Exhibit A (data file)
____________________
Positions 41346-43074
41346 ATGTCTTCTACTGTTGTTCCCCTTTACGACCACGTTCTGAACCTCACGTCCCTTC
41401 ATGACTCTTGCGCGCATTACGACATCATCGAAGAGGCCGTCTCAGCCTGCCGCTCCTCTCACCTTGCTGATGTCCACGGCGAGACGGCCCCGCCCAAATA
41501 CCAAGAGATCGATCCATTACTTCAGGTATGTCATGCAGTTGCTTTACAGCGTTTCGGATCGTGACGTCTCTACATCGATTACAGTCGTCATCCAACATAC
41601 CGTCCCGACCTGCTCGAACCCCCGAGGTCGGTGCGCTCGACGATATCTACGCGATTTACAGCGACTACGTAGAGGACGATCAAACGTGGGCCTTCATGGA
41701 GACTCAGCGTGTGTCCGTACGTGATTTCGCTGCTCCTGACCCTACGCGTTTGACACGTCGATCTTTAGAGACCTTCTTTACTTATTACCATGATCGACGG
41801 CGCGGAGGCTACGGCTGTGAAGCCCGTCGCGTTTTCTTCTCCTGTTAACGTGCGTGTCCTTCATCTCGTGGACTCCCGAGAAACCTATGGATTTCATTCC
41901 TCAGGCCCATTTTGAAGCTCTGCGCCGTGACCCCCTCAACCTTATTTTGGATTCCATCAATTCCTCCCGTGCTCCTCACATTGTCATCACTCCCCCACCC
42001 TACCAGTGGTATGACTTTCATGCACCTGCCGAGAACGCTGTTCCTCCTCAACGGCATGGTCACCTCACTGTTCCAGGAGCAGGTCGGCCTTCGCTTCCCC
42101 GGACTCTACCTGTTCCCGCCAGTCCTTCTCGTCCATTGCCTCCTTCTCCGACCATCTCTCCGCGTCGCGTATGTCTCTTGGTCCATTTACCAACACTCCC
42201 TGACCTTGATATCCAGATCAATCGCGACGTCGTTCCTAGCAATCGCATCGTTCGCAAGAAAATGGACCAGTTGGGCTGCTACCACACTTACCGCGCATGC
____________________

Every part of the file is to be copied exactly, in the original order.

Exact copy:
Positions 41346-43074
41346 ATGTCTTCTACTGTTGTTCCCCTTTACGACCACGTTCTGAACCTCACGTCCCTTC
41401 ATGACTCTTGCGCGCATTACGACATCATCGAAGAGGCCGTCTCAGCCTGCCGCTCCTCTCACCTTGCTGATGTCCACGGCGAGACGGCCCCGCCCAAATA
41501 CCAAGAGATCGATCCATTACTTCAGGTATGTCATGCAGTTGCTTTACAGCGTTTCGGATCGTGACGTCTCTACATCGATTACAGTCGTCATCCAACATAC
41601 CGTCCCGACCTGCTCGAACCCCCGAGGTCGGTGCGCTCGACGATATCTACGCGATTTACAGCGACTACGTAGAGGACGATCAAACGTGGGCCTTCATGGA
41701 GACTCAGCGTGTGTCCGTACGTGATTTCGCTGCTCCTGACCCTACGCGTTTGACACGTCGATCTTTAGAGACCTTCTTTACTTATTACCATGATCGACGG
41801 CGCGGAGGCTACGGCTGTGAAGCCCGTCGCGTTTTCTTCTCCTGTTAACGTGCGTGTCCTTCATCTCGTGGACTCCCGAGAAACCTATGGATTTCATTCC
41901 TCAGGCCCATTTTGAAGCTCTGCGCCGTGACCCCCTCAACCTTATTTTGGATTCCATCAATTCCTCCCGTGCTCCTCACATTGTCATCACTCCCCCACCC
42001 TACCAGTGGTATGACTTTCATGCACCTGCCGAGAACGCTGTTCCTCCTCAACGGCATGGTCACCTCACTGTTCCAGGAGCAGGTCGGCCTTCGCTTCCCC
42101 GGACTCTACCTGTTCCCGCCAGTCCTTCTCGTCCATTGCCTCCTTCTCCGACCATCTCTCCGCGTCGCGTATGTCTCTTGGTCCATTTACCAACACTCCC
42201 TGACCTTGATATCCAGATCAATCGCGACGTCGTTCCTAGCAATCGCATCGTTCGCAAGAAAATGGACCAGTTGGGCTGCTACCACACTTACCGCGCATGC